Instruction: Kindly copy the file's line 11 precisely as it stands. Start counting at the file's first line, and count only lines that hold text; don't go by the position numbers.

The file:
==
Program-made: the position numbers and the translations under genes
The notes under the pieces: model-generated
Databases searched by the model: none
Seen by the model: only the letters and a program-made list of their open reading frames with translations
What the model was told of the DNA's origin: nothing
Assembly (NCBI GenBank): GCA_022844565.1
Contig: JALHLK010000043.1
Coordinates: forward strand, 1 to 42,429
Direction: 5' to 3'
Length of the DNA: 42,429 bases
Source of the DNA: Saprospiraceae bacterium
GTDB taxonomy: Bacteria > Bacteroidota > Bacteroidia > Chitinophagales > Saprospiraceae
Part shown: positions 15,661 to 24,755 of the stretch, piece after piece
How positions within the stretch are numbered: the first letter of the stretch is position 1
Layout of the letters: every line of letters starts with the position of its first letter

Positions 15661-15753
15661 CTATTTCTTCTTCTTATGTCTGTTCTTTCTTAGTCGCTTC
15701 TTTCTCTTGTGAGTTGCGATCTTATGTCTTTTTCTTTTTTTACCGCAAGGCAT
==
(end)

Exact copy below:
Source of the DNA: Saprospiraceae bacterium